This may seem like a large sum of money for a one-time purchase but when you compare the two options, the savings is clear. Let’s say you spend an average of $7 for each meal when you go out to eat.

    Going out to eat once a day:

         1 meal/day x $7/meal x 7 days/ week= $49.00

    Meal prepping for the week:

         3 meals/day x $3.75/meal x 7 days/week = $78.75

    By going out to eat even once a day each week you miss out on major savings and spend over half the amount you could have spent at the grocery store for three times the number of meals!

    Tips & Tricks

    Here are a few things that I have found useful while meal prepping:

    • Make a list of the meals to prep for the upcoming week. This helps me to stay organized and figure out what I need from the grocery store. If I’m struggling to decide, I turn to Pinterest for some food inspiration!
    • Make all of the meals at once. I set aside about 2 hours every Sunday to make everything.
    • Invest in good food storage containers to store it all in. Make sure they are dishwasher safe for convenience and have a secure-snap lid to keep the food fresh!

    The transition from traditional “spur of the moment” cooking or grabbing a bite out to eat can be difficult, especially once these things have become a habit. Once you give it a whirl and begin experiencing the benefits of meal prepping, you’ll be hooked!

    Do you have a compelling story or student success tips you’d like to see published on the Pearson Students blog? If you are a college student and interested in writing for us – click here to pitch your idea and get started!

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  • The Benefits of Student Activities and How to Get Involved

    by Juan Andres Rodriguez

    A group of Florida Atlantic University students are standing or kneeling on a plaza on their campus. There are palm trees and a large residence hall behind them.

    Every college student has probably heard at least one time from a friend or elder to “enjoy the college experience because there is nothing else like it.” Some may take this advice seriously, but the majority would just brush it off as an insignificant suggestion. Personally, I used to be one of the students to brush it off and ignore this advice, but I now realize the importance of participating in different school activities, joining clubs, and even getting involved with the student government. From meeting new people to opening up opportunities for the future, check out the benefits of student activities and how to get involved.

    Getting Started

    At this point, you may still be questioning the importance of getting involved in student activities at your school and for good reason. As I mentioned before, I also did not understand how beneficial and enjoyable it is to join different organizations and participate in various events. Getting involved in school activities is a lot like reading a book. The hardest part is getting yourself to start, but once you get past that barrier you soon realize how entertaining and fun it actually is. Not to mention how both of these things are not only a fun pastime but are beneficial for your everyday life and future.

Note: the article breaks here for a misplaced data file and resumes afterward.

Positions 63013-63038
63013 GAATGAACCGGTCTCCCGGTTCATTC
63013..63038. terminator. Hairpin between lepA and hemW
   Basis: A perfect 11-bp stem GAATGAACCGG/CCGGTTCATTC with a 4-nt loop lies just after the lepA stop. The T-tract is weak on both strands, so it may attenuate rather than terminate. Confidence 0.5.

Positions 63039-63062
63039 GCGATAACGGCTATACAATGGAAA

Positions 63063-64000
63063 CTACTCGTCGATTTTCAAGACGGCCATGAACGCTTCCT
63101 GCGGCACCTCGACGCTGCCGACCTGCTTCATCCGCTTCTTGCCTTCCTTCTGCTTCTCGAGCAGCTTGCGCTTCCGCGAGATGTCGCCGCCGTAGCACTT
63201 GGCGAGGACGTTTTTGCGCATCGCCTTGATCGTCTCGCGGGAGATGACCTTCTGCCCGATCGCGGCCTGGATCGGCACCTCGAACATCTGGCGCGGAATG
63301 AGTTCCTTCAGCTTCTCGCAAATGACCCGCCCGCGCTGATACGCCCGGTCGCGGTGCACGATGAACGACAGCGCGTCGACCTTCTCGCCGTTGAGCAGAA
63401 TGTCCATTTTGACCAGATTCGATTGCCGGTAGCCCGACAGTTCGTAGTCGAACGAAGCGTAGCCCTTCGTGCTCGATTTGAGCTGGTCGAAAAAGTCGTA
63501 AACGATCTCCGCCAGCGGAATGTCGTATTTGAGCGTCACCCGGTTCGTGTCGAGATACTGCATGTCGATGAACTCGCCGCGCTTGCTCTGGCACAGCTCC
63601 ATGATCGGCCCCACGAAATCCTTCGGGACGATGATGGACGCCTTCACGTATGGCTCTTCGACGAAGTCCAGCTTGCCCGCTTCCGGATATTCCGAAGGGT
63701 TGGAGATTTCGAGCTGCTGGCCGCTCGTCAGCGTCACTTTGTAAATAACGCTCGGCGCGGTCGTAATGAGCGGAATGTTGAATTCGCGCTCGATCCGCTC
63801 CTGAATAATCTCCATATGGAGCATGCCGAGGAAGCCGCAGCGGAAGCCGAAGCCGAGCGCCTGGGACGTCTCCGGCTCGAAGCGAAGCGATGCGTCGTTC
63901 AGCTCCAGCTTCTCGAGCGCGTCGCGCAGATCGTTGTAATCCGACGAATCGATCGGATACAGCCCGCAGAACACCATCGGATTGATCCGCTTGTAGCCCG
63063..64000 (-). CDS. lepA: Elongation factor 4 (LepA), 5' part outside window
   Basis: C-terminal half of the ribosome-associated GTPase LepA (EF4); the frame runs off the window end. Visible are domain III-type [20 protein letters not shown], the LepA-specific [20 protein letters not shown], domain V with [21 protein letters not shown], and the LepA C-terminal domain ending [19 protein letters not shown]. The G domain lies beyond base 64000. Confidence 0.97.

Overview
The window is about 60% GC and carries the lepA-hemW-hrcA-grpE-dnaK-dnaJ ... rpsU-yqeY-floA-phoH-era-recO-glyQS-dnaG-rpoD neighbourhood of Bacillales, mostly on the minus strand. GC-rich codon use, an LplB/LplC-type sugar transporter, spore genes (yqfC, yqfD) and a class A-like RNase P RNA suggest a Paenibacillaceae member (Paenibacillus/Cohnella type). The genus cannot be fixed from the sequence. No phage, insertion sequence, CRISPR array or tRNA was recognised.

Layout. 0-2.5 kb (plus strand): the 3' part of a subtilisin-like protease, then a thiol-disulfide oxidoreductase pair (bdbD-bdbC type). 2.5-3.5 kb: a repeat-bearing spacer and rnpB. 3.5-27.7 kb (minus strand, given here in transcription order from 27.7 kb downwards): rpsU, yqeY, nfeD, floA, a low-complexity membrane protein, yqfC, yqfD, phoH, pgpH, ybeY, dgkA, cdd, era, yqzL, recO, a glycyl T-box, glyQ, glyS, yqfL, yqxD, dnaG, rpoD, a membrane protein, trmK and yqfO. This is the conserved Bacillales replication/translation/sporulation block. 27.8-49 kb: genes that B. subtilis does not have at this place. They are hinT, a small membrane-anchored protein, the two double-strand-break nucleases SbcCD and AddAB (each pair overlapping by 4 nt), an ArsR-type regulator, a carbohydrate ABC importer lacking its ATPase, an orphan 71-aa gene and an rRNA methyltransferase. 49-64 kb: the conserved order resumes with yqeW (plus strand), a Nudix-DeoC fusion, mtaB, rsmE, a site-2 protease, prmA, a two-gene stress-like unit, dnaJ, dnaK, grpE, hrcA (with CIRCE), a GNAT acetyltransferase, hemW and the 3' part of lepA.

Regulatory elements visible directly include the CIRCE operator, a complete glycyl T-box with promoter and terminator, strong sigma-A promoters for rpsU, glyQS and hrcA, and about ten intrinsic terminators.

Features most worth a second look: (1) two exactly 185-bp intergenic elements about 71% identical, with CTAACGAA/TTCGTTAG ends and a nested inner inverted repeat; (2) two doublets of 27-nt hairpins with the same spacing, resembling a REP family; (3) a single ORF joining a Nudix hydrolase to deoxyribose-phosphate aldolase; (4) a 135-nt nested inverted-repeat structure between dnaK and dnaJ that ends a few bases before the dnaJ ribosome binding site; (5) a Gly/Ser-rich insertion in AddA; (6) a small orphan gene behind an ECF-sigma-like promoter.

Jumping In

    As for how to apply for a student organization or club, I recommend contacting to your university’s student activities office, as they will have administrators that can help you get involved. Just google your college along with the words “student involvement” and there will be information on how to contact them. Often, clubs try to have an active presence on social media as well. Many campuses host a student organization fair at the beginning of the school year to help students get involved with campus organizations.

    Building Relationships

    One of the huge benefits you receive from joining a student organization are the people you meet and spend time with. The relationships that you build by participating in student activities and organizations are invaluable. Not only are they helpful in the present but are important for your future. These new relationships become part of your network. You never know who may help you with landing a job or achieving a personal goal. For example, one of my goals is to join student government. By participating in different activities online, I have already been able to connect with the Student Government President, Vice President, and some House Members.

    As the new school year begins, be proactive in seeking extracurricular activities to round out your college experience. Go out there and get involved because great opportunities await!

    Do you have a compelling story or student success tips you’d like to see published on the Pearson Students blog? If you are a college student and interested in writing for us – click here to pitch your idea and get started!

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  • Essential Apps for College Students

    by Sidney Li

    An iPad with various app icons on the home screen. There is a college workbook underneath.

    College is notoriously known to be difficult but with the increased presence of technology in every college student’s life, there are a plethora of apps that students can utilize. From managing homework to notetaking to saving money and more, apps can be integrated into the traditional lifestyles of college students. Here is a list of the top apps that I have religiously used since a freshman in college to now as a college senior.

    Google Drive and Google Office Apps